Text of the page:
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    Author Archive - JM Hipolito (Technical Communications)

    Adobe released an out-of-band security update to address six critical vulnerabilities, all affecting Adobe Flash Player.

    One of the six, a cross-site scripting (XSS) vulnerability identified as CVE-2011-2444, is reportedly being exploited in the wild. The bug is reportedly being used in targeted attacks that involve malicious links sent out to targets via email.

    Adobe attributed the discovery of CVE-2011-2444 to Google, who, in response to finding the vulnerability, issued an update for the Google Chrome browser to prevent attackers from exploiting the security hole.

    Users are strongly advised to apply the patches as soon as possible, especially since exploiting any of the addressed vulnerabilities can lead to either remote code execution or to information disclosure.

    Note that users who utilize multiple browsers may need to separately update their other browsers. Users can visit this page for all of their browsers to check if they have the latest version of Adobe Flash Player installed and this page to update. Here is the list of Adobe Flash Player versions affected by vulnerabilities addressed by this update:

    • Flash Player and earlier
    • Flash Player and earlier for network distribution
    • Flash Player and earlier for Android
    • Flash Player and earlier for Chrome

    We will update this post once we find more information about the exploit.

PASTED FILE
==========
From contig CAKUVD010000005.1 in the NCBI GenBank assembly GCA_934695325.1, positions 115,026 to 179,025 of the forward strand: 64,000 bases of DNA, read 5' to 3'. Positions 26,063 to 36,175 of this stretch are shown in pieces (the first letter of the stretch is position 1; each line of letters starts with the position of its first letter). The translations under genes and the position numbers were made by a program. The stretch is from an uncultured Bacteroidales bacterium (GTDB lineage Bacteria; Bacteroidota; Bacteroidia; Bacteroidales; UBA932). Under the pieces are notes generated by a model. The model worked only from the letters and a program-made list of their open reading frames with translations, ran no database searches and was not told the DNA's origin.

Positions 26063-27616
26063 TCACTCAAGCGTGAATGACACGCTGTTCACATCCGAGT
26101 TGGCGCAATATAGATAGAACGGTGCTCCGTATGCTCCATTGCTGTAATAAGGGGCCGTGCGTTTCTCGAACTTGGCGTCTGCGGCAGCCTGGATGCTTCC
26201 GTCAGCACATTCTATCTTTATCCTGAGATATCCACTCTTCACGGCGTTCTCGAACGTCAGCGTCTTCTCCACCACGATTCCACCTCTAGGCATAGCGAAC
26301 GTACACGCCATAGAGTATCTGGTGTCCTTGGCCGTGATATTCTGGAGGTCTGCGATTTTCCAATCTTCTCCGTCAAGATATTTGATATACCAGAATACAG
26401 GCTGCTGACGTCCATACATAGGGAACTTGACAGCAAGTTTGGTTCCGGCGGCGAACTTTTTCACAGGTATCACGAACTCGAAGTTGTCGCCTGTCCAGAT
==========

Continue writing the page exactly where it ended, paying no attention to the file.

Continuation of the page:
We were recently made aware of attacks leveraging the recent data breach that involved Epsilon.

    According to reports, the attack involves a Web page that looks very similar to the press release issued by Epsilon concerning the breach. The page also instructs the recipients to click a link at the bottom of the post in order to download and run a tool that will supposedly help them determine if their personal information was among those disclosed during the attack.

    We were able to analyze the details of the attack and found that the link  downloads an .EXE file now detected as TROJ_MSPOSER.ASM. Running TROJ_MSPOSER.ASM displays the following GUI, which seems to suggest that the system is being checked. 

    Of course, the graphic is really just there in an attempt to convince the victims that what they downloaded was really a tool that will help them determine if their information is still secure. In the background, however, another malicious file is being installed into the system.

    Read the rest of this entry »


    We’re currently monitoring a still-ongoing mass compromise involving a great number of websites. The compromised sites have been injected with a malicious script that triggers redirects to certain URLs that lead to malware such as FAKEAV.

    Based on Google searches, there is no common denominator in terms of the industry to which the compromised sites belong. We saw compromised websites related to astronomy, clubs, hospitals, sports, funeral homes, electronics, and others.

    More URLs Involved

    Investigations revealed that five URLs were used for the attack and were inserted into the compromised sites through SQL injection. The said URLs all resolve to a single IP server—a known malicious IP Trend Micro researchers are monitoring. Thus, the related URLs have been proactively blocked by Trend Micro as early as March 25, 2011:

    • {BLOCKED}
    • {BLOCKED}
    • {BLOCKED}
    • {BLOCKED}
    • {BLOCKED}